The Sad Case of The Eye of Argon

Bad writing, like shit, happens. It’s a fact of life. For every Hemingway there are a million Nick Paciones. In our “see something say something” society, encouraged by sites like Amazon, every Tom, Dick, and Harry feels impelled to fart out their opinion. And, let’s face it, things can get brutal. Writers, however, are more sensitive, right? They might gag at wretched prose just like everyone else, but they know what goes into writing, they know what it’s like to have a dream, and many of them also know what it’s like to have someone mock that dream. They’re more empathetic.


Yeah. Okay.


In 1970, a sixteen-year-old literary hopeful and SF/F fan from Arkansas named Jim Theis published a fantasy novelette in OSFAN (the journal of the Ozark SF Society). Titled The Eye of Argon and following the adventures of the Ecordian barbarian Grignr, the novelette was, admittedly, very poorly written; SF critic David Langford said that Theis was a “Malaprop genius, a McGonagall of prose with an eerie gift for choosing the wrong word and then misapplying it.”


A poorly written fan story in the 1970s had little chance of doing anything but dying a quiet, undignified death.


But with The Eye of Argon, fate intervened in the form of science fiction author Thomas N. Scortia, who, having gotten hold of a copy, sent it to his friend, science fiction writer Chelsea Quinn Yarbro. From David Langford’s website


SF author Thomas N. Scortia loves the rich badness of “Argon” so much that he sends a copy for amusement to fellow-writer Chelsea Quinn Yarbro: “Dear Quinn, Here is an example of FINE writing that we might all enjoy. This must be a nom de plume of L.S. de Camp. – Tom.” (Annotation preserved on Darrell Schweitzer’s photocopy.) Yarbro is not only entertained but shows the story around and loans it out on request. The last page has gone astray, though, and since the Yarbro Codex is the source of all later recopyings and retypings in fandom prior to 2005, the ending has “always” been missing. Does Grignr the barbarian survive his death struggle with the blob monster whose first devilish move is to “slooze up his leg” and begin sucking, with many a “hiss of hideous pucker”? It is a mystery. Nevertheless, Tom Whitmore and Stephen Goldin work assiduously to spread the story’s fame. It becomes a fannish institution. At some stage Chelsea Quinn Yarbro’s then husband Don Simpson makes a particularly careful transcription of the text, checked against the original to ensure all typos and mispunctuation are preserved. The “Transcriber’s note” describes his high-minded purpose:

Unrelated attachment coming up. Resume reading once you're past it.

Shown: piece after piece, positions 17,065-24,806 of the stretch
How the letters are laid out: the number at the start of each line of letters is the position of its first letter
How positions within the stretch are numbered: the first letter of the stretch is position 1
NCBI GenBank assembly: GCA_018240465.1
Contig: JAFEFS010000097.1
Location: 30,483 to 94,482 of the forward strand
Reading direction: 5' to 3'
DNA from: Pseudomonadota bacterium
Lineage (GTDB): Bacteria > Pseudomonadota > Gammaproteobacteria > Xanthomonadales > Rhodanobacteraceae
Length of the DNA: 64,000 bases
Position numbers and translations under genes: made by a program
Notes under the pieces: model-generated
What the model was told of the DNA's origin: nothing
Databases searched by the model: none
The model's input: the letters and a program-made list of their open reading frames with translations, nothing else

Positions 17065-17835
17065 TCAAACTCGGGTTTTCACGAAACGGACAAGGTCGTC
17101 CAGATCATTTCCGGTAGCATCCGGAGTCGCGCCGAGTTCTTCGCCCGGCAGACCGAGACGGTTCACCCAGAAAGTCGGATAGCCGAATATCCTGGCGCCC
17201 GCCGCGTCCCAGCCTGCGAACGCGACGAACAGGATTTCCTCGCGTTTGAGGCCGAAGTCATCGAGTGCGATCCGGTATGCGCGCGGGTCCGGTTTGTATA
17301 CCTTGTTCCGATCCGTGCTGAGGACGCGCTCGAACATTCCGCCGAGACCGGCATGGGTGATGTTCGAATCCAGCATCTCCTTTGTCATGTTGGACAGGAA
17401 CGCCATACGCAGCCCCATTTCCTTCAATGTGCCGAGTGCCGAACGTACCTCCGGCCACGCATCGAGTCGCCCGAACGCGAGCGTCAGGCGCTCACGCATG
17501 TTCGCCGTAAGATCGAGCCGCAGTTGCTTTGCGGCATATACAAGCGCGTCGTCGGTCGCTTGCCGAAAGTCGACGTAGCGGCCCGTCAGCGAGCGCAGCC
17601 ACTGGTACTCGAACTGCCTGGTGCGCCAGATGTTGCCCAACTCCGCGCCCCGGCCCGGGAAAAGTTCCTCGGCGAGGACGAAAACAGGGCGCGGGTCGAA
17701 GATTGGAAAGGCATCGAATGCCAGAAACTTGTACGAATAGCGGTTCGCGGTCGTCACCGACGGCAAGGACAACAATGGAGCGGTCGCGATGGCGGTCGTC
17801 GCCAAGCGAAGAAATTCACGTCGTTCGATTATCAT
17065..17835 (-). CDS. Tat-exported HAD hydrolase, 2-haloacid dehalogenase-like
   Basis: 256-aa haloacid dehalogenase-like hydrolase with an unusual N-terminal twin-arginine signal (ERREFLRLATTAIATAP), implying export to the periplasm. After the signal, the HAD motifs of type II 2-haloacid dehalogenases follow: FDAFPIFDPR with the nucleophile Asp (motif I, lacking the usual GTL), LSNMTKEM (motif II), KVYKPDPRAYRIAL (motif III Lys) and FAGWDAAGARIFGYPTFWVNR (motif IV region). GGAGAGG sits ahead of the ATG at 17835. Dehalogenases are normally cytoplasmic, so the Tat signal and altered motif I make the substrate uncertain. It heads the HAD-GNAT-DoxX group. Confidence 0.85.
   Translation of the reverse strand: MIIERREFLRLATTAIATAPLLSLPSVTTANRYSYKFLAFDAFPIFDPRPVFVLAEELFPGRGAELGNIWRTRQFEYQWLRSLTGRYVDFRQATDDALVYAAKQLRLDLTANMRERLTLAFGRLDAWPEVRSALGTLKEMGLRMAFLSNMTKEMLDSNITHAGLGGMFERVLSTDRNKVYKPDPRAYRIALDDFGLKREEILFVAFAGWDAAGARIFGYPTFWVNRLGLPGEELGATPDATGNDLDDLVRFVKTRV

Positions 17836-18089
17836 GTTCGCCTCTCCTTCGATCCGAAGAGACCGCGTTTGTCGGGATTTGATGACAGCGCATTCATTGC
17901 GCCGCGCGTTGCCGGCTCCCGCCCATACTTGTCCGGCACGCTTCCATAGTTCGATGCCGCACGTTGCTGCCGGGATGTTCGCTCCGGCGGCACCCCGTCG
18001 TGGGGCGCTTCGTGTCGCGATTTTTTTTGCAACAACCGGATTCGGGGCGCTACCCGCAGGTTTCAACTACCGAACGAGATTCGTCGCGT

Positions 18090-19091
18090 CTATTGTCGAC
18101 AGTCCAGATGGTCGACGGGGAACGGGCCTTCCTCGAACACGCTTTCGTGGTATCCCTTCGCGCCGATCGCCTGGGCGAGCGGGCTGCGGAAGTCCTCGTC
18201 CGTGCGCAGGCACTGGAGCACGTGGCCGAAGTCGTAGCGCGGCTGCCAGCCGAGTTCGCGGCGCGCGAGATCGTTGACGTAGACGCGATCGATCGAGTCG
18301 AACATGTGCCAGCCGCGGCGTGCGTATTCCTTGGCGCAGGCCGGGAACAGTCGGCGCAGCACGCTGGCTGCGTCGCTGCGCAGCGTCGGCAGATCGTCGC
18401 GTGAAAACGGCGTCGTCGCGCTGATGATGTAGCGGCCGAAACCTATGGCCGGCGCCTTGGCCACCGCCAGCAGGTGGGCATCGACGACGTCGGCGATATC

But as a labor of love for those whose 3rd-generation copies have now suscummed to the bitter vicissitudes of time and entropy, worn away by the ravages of countelss re-readings before entralled audiances, yet who have found that the the heady flavor of its stylistic paragraphs has seeped into their soul and still grips it with a fervid grasp, I dedicate this readable version of the inimitable The Eye of Argon.

(The pathetic spelling in the passage above is straight from Langford’s site).


Yarbro says:


Tom Scortia sent me the fanzine pages as a kind of shared amusement, since both of us tended to look for poor use of language in stories. Don Simpson and I were still married then, and one of our entertainments was reading aloud to each other. This work was such a mish-mash that we took turns reading it to each other until we could stand no more…

About two weeks after the story arrived, we had a dinner party, mainly for MWA (Mystery Writers of America) and book dealer friends, and Joe Gores got to talking about some of the really hideous language misuse he had seen in recent anthology submissions and had brought along a few of the most egregious. I mentioned I had something that put his examples in the shade, and brought out “The Eye of Argon.” It was a huge hit. [Locus reviewer] Tom Whitmore asked if he could make a copy of it, and I loaned it to him, and readings of it started to become a hideous entertainment. I never typed out a copy of it, but I am afraid I did start the ball rolling


Yarbro passed the story around. Before long, fans and authors at SF conventions had turned reading The Eye of Argon aloud into a party game of sorts: A copy would be passed around a group, with each member taking a turn. When they laughed, their turn was over.


Interviewed on the radio in 1984, Theis was understandably upset, claiming that he was “hurt” and would never write again. Eighteen years later, he died at the age of 48, having kept his vow.